Triggers can be specified on distances between the stones, absolute positions of the stones, angles between the stones and/or origin, by exact values or thresholds (=><). Triggers can be combined linearly.

Output values are fixed strings, or numbers / integers / characters determined by linear combinations of the same parameters available to triggers.

Other potential roles

Lithourge; title for an input-device or unit than can move the stones independently of the sticks. Currently hypothetical. Sounds like hubris and should be avoided.

Rhabdourge; role-title for one-who-can-move-the-sticks. Some kind of stick meta-programmer? Potentially quite powerful when combined with Lithomancy.

Computational class

The design intent was to make this simple model Turing complete by providing three length 'registers', A-B, B-C, C-A, two of which could be fully independent. It seems likely that the branch-if-adjacent mechanism spoils this by losing the value of one register when the stones are brought together, which is why 'branch-to-closest' was added. Neither has been properly tested yet. I was hoping there was a way to use relative angles around one stone to store and retrieve information, but have not yet figured out how to take advantage of this. The branch mechanisms may need to be tweaked to make the model more flexible. I do not want to add more stones. I thought about adding a z-dimension, but would rather not. I have not decided what the behaviour of colliding stones is and whether one stone could push another, or overlap. Deciding either way may add some power. The intent is for this to be a fully realisable physical model, with real sticks and stones, so that should drive any further developments.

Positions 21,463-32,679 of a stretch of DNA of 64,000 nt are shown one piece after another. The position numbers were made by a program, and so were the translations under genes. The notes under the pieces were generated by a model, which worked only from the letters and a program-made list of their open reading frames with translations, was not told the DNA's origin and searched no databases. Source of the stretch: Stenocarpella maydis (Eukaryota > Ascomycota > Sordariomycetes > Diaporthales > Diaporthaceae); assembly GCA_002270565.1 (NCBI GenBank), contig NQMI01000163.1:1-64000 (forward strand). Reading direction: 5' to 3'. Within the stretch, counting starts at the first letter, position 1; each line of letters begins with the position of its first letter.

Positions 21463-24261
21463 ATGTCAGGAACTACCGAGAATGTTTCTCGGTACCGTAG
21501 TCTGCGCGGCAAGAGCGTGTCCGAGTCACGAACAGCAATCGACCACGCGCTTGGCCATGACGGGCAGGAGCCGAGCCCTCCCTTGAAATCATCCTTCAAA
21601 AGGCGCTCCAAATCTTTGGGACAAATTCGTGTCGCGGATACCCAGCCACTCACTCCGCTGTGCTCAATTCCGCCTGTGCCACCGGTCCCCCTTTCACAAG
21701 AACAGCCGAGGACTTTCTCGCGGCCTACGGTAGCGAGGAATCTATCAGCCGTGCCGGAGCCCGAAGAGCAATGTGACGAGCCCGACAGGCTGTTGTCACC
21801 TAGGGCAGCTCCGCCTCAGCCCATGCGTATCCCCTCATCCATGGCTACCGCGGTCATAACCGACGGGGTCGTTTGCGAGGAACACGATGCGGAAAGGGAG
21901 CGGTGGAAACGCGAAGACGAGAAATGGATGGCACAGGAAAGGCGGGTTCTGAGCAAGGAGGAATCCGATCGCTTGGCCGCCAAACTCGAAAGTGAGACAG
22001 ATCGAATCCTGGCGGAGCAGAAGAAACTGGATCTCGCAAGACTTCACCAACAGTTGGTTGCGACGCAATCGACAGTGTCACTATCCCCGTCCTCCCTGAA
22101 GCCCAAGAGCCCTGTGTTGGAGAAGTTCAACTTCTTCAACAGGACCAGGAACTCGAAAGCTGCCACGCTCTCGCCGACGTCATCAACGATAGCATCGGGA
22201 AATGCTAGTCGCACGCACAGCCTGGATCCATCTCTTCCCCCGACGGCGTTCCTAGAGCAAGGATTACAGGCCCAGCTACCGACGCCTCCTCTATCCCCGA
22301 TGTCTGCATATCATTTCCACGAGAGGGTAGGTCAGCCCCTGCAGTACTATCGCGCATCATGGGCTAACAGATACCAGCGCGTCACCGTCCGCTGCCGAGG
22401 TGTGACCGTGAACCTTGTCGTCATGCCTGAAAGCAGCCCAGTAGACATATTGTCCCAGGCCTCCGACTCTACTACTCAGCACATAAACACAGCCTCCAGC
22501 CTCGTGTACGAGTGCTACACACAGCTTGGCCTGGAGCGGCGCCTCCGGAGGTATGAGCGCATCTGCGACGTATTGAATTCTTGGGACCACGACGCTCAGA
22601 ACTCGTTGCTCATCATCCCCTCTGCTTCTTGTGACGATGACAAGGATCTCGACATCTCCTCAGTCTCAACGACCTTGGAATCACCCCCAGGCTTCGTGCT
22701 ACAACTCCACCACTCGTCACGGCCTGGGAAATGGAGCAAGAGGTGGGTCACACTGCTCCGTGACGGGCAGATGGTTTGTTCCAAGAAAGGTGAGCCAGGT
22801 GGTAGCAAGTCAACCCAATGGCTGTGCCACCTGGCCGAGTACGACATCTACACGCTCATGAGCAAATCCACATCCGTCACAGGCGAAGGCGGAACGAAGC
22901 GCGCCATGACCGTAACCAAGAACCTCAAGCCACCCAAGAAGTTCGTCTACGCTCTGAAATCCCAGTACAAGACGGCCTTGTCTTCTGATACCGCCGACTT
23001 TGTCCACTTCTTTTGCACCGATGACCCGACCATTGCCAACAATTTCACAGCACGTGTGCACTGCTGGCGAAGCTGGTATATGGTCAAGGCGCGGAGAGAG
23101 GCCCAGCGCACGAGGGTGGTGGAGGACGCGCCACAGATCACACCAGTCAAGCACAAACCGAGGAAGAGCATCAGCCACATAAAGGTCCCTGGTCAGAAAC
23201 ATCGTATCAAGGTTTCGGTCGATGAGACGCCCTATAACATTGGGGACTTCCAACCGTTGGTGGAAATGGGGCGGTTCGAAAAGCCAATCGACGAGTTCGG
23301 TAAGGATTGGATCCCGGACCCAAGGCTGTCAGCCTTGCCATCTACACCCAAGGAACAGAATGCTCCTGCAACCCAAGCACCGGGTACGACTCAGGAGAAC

I feel that there is something missing from, or blocked by, the current spec preventing Turing completeness. Figuring it out a minimal change from the current spec to enable this is an open challenge for this work-in-progress.


Some form of notation is needed to describe the stick layouts.

Provisional notation Sticks are x,y pairs separated by the stick type a,b,c representing the vector endpoint.

├ ┤ branches split off from the midpoint of the previous stick.

Fork branches can be represented like numbered labels Y1 and join to corresponding Y1: on separate lines.

Colours for graphing

  • Ash - Amethyst: (Magenta/Blue) #CC00FF
  • Birch - Beryl: (Cyan/Green) #00FFCC
  • Cedar - Chalcedony: (Yellow/Red) #FFCC00


Here is a truth-machine layout as an image and in provisional vector notation.

{1b0 | 0b0} 3c0 2a48.01 1c0 ├ 0a1 2c2 0c-2 -2c0 ┤ 3c0 0c-0.1 -3.1c0


For input 1, start with a birch stick of length one (marked |), for input 0, remove it (marked O). Output is to be interpreted using the Lithomancy: !BC:c_AB -- read the distance between Amethyst and Beryl when Chalcedony touches Beryl. The long slightly angled ash stick creates a separation of ASCII code 48 = 0 between Amethyst and Beryl.

Hello, World!

Playing with the output hack and notation, here is the classic Hello, World! using 38 sticks and 3 stones:

a72   1c  3c
a29  -1c -3c
a7    1c c-2 2c2 1c
a3   -1c 8c8
a-67 -8c-8 -3c
a-12  1c 3c
a55  -1c -3c
a24   1c 3c
a3   -1c -3c
a-6   1c 3c
a-8  -1c -3c
a-67  1c


Hello, World!

Final state:
A: (0.0, 34.117999999999995)
B: (0.5, 0)
C: (-0.5, 0.0)

External resources

  • Very minimal partial interpreter for the vector notation in python3. Has character output but no control flow.